It's a sad day for conservative Jack Nicholson fans, for the face and voice of such marvelous movie characters like Billy Buddusky, J.J. Gittes, R.P. McMurphy, Jack Torrance, and Garrett Breedlove has actually created a video supporting Hillary Clinton for President:
It certainly is no surprise the stock market's big decline on Friday would be the lead story for evening news programs.
But, citing an economic study from an organization with direct and verifiable ties to Democrat presidential candidate Hillary Clinton as simply a "consumer group" while not even mentioning the liberal leaning of the think-tank seemed pretty absurd even for NBC.
Yet, that's what occurred Friday evening as the NBC "Nightly News" began its broadcast:
Videos of these skits began appearing at YouTube almost as soon as they were performed on the East Coast. Apparently for copyright infringement reasons, these unauthorized videos were pulled, sometimes within hours of them being posted.
"Nightline" correspondent Cynthia McFadden filed another fawning profile on "rock star" Hillary Clinton for Thursday's program. The journalist, who has developed a long history of gushing over the former first lady, recited lines that read like Clinton press releases. Discussing the presidential candidate's Ohio campaign, she asserted, "...Clinton relishes the chance to talk concretely about the real problems in real people's lives."
Describing Clinton's appearance at a fast food diner, McFadden enthused, "Clinton is greeted like a rock star by patrons at the Bob Evans restaurant." During the interview, the ABC journalist asked penetrating questions such as inquiring, "So, how are you?" In an attempt to gingerly address Clinton's string of 11 straight primary losses to Senator Barack Obama, McFadden seemed to echo a famous Beatles song. "Can you really let go of yesterday," she queried.
On Friday’s CBS "Early Show," co-host Harry Smith interviewed the Managing Editor of Time Magazine, Richard Stengel, about the publication’s latest cover story on the presidential campaign entitled "How Much Does Experience Matter?," with a clear picture of Barack Obama’s silhouette surrounded by a holy aura of light (see picture). Smith previewed the segment earlier in the show by wondering: "Still ahead, the question of experience dominating the Democratic campaign, does it really matter?"
In the segment that followed, the answer to that question was a resounding ‘no.’ Stengel began by using the anecdotal evidence of Abraham Lincoln to prove that experience does not matter: "I mean, the most famous example, of course, is Abraham Lincoln, who is probably our least experienced president, who was sandwiched between our two most experienced presidents, Buchanan and Andrew Johnson, both of whom were failures."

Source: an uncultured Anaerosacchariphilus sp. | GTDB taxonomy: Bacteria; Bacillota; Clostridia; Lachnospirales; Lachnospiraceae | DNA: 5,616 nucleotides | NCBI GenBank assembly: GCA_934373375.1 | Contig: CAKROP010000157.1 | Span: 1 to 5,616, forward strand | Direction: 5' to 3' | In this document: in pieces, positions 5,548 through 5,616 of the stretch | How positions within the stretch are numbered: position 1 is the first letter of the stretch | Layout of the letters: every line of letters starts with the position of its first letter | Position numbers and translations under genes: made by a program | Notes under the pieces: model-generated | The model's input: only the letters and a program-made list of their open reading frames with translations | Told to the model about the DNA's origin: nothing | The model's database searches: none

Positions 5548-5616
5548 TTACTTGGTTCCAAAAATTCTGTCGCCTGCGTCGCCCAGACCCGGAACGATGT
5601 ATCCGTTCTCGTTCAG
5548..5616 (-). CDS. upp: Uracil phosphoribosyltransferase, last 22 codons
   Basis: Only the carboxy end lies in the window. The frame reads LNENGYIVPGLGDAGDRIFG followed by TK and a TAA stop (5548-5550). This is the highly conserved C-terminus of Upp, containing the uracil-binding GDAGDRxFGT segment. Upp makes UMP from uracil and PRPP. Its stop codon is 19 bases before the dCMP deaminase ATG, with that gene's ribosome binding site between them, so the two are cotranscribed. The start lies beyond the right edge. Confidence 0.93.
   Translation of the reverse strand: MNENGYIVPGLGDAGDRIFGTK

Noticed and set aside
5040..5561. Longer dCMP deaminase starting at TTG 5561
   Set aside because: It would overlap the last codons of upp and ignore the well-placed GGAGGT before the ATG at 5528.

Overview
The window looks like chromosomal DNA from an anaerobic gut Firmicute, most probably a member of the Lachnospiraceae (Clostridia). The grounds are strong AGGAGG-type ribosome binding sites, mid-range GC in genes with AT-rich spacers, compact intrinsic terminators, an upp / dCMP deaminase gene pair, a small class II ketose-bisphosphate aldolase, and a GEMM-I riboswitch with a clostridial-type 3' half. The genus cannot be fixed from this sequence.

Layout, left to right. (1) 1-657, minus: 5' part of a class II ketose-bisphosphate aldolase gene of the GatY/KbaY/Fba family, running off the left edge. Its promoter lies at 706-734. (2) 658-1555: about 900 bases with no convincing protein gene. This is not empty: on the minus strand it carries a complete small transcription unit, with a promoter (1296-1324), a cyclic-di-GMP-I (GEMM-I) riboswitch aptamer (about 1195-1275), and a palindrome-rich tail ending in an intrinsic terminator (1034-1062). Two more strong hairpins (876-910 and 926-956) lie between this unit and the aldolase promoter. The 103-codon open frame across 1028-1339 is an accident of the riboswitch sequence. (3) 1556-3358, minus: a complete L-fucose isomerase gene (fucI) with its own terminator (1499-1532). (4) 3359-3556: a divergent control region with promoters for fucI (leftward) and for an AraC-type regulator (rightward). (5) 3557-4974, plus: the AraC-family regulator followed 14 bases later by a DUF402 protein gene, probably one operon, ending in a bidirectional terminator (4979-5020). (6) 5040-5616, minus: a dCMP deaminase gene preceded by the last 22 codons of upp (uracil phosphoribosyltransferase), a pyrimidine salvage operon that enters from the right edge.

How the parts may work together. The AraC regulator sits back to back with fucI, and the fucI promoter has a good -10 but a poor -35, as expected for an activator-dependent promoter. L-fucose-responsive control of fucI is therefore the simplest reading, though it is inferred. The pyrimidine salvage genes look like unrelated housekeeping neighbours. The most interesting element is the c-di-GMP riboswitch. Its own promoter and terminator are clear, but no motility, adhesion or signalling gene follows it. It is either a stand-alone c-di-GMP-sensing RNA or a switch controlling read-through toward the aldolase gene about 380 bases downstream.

Stengel went on to defend JFK, claiming the young president was not responsible for the disastrous Bay of Pigs invasion, but rather that the more experienced, and Republican, Dwight Eisenhower was the reason for the invasion’s failure:
David's [Time writer, David Von Drehle] great piece starts out with John F. Kennedy who came in, the first 100 days, he's tested in the Bay of Pigs. He makes a terrible mistake. He says, man, 'if I'm going to learn something, at least I learned it early.' But then who got them into the Bay of Pigs originally? Dwight Eisenhower, the most experienced president.
The media’s tender loving care of and hypersensitivity in protection of Barack Obama is going to put a real crimp in attempts at Obama humor. The latest survey of late-night jokes from the Center for Media and Public Affairs found 18 Obama jokes, about a fourth of Hillary’s (68) and a tenth of President Bush’s (175). Then there’s Saturday Night Live. Chicago Tribune TV critic Maureen Ryan started whining early in the week that Obama should not be impersonated by a white comedian (Fred Armisen). She huffed: "Obama's candidacy gives us solid proof of the progress that African-Americans have made in this country. I guess SNL still has further to go on that front." A reader poll alongside these complaints asked if Obama should be impersonated by an African-American: 74 percent voted for "Doesn’t matter," and a cranky six percent said "no."
But the media elite seems to be in the minority. Friday’s Washington Post carried a story by Paul Farhi further ginning up the "Fauxbama" controversy. He not only carried Ryan’s demand for a black impersonator, but added the radical-left British newspaper The Guardian, which screamed minstrel show: